George Washington Papers

To George Washington from Henry Knox, 10 August 1793

From Henry Knox

War department August 10th 1793


I have the honor to submit for your information a private letter from Brigadier Wilkinson dated the 28th June a letter from the Secretary of the South Western territory dated the 19th July and the extract from a letter of John Parrish dated at Detroit 9. July.1 I have the honor to be with the greatest respect Your obedient Servant

H. Knox


1The letter from James Wilkinson to Henry Knox of 28 June has not been identified. GW’s executive journal, however, describes it as “private & confidential,” and notes that GW returned all three enclosures to Knox (JPP description begins Dorothy Twohig, ed. The Journal of the Proceedings of the President, 1793–1797. Charlottesville, Va., 1981. description ends , 218). Daniel Smith, in his letter to Knox of 19 July, reported on Indian depredations in the Southwest Territory and on militia efforts to curtail the activities of those responsible. He wrote that even the most minor incident of theft “augments the flame of White mens passion already very high,” that a large party of men were planning an unauthorized expedition against the Indians to inflict “all the damage they could,” and that his efforts to dissuade them from doing so was “in vain…. This Spirit for war against Indians pervades people of all Ranks so far that no order of Government can stop them” (Carter, Territorial Papers description begins Clarence Edwin Carter et al., eds. The Territorial Papers of the United States. 27 vols. Washington, D.C., 1934–69. description ends , 4:280–83).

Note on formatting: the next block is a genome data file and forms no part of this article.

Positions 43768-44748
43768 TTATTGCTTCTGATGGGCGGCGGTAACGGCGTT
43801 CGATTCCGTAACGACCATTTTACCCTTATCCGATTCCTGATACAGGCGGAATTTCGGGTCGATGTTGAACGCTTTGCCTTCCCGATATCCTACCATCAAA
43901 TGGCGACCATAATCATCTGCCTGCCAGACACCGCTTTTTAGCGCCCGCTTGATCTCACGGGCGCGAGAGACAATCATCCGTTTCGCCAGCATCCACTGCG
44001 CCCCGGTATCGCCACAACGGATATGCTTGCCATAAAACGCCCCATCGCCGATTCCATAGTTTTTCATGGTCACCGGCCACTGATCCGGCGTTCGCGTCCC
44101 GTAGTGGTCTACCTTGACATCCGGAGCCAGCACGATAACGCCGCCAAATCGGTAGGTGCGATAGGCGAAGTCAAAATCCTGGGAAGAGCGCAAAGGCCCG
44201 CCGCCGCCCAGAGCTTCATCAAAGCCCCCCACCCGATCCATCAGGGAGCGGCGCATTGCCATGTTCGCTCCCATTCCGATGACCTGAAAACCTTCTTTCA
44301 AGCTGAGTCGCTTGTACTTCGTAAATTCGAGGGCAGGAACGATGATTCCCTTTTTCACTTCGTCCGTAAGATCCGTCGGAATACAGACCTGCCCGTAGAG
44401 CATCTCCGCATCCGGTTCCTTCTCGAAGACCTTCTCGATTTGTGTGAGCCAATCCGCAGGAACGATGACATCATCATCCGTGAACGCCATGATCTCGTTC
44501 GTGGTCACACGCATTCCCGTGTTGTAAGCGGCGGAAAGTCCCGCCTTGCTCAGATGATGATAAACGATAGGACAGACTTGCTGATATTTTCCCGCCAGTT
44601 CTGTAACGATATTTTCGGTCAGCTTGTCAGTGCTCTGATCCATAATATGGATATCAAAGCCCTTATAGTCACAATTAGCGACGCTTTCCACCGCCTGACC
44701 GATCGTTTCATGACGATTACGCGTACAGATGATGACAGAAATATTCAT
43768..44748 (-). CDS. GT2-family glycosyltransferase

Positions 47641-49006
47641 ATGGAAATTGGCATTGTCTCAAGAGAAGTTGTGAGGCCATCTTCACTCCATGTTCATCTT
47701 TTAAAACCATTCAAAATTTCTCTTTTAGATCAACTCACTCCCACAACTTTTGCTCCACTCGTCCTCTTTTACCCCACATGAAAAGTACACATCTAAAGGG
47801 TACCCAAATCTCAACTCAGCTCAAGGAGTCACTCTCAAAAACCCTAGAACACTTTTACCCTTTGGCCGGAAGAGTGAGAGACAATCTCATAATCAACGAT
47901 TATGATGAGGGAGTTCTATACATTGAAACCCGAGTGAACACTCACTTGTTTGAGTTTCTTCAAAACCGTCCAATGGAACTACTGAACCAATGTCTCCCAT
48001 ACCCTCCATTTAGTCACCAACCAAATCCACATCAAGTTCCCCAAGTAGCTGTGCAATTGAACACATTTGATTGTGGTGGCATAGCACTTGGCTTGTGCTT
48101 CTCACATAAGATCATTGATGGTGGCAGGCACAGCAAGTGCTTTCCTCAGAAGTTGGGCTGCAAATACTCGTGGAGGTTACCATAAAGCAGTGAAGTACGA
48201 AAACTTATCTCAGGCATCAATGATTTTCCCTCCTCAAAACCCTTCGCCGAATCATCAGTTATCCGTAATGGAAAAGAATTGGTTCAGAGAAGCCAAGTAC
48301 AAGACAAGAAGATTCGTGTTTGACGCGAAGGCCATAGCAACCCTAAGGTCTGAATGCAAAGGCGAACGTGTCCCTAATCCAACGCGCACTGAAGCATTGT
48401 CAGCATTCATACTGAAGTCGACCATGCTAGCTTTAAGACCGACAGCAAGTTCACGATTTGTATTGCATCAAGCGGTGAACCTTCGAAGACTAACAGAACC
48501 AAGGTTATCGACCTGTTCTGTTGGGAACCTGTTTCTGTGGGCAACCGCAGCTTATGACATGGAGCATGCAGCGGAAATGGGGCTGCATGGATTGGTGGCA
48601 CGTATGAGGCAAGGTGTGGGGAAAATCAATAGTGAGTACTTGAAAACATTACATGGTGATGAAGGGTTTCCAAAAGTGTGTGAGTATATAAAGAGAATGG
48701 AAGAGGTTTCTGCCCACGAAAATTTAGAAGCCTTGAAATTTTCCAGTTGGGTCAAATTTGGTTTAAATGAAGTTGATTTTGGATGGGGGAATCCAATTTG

Philadelphia Quaker John Parrish (1730–1807) was a member of the Quaker delegation that GW had given permission to attend the negotiations by U.S. Indian commissioners Benjamin Lincoln, Timothy Pickering, and Beverley Randolph with the Indians of the Northwest Territory (GW to Knox, 5 April 1793, and note 2). Parrish wrote: “We have been in this place about four weeks waiting for the Commissioners whom we left at Navy Hall with an expectation that they would follow on as soon as Jasper Parrish their messenger returned from Philadelphia, but have not heard” from them. He reported: “We have received intelligence, that about 5 days ago a deputation of Indian Chiefs set out, including Col. Brandt and several interpreters, to wait upon the Commissioners.” The delegation heard from U.S. emissary Hendrick Aupaumut that “he thinks there is a disposition prevailing in the minds of the indians for Peace, which is confirmed by an intelligent person who is just come in.”

“Blue Jacket, a War Chief of the Shawanes just stept in to see us, and informs, that two Chiefs are appointed out of each tribe to bring the Commissioners up, that there can be little doubt of their coming, and he further says he thinks peace will take place, but that it is probable he says, the treaty will hold two months.” According to a notation by War Department clerk John Stagg, Jr., this extract was delivered by James Pemberton of Philadelphia on 10 Aug. 1793 (PHi: Wayne Papers). For the presence of the Indian commissioners and Joseph Brant at Fort Niagara at the time of Parrish’s letter, see Knox to Tobias Lear, 19 July 1793, and note 1. Knox enclosed a copy of the extract in his letter to Anthony Wayne of 16 Aug. 1793 (Knopf, Wayne description begins Richard C. Knopf, ed. Anthony Wayne, a Name in Arms: Soldier, Diplomat, Defender of Expansion Westward of a Nation; The Wayne-Knox-Pickering-McHenry Correspondence. Pittsburgh, 1960. description ends , 266).

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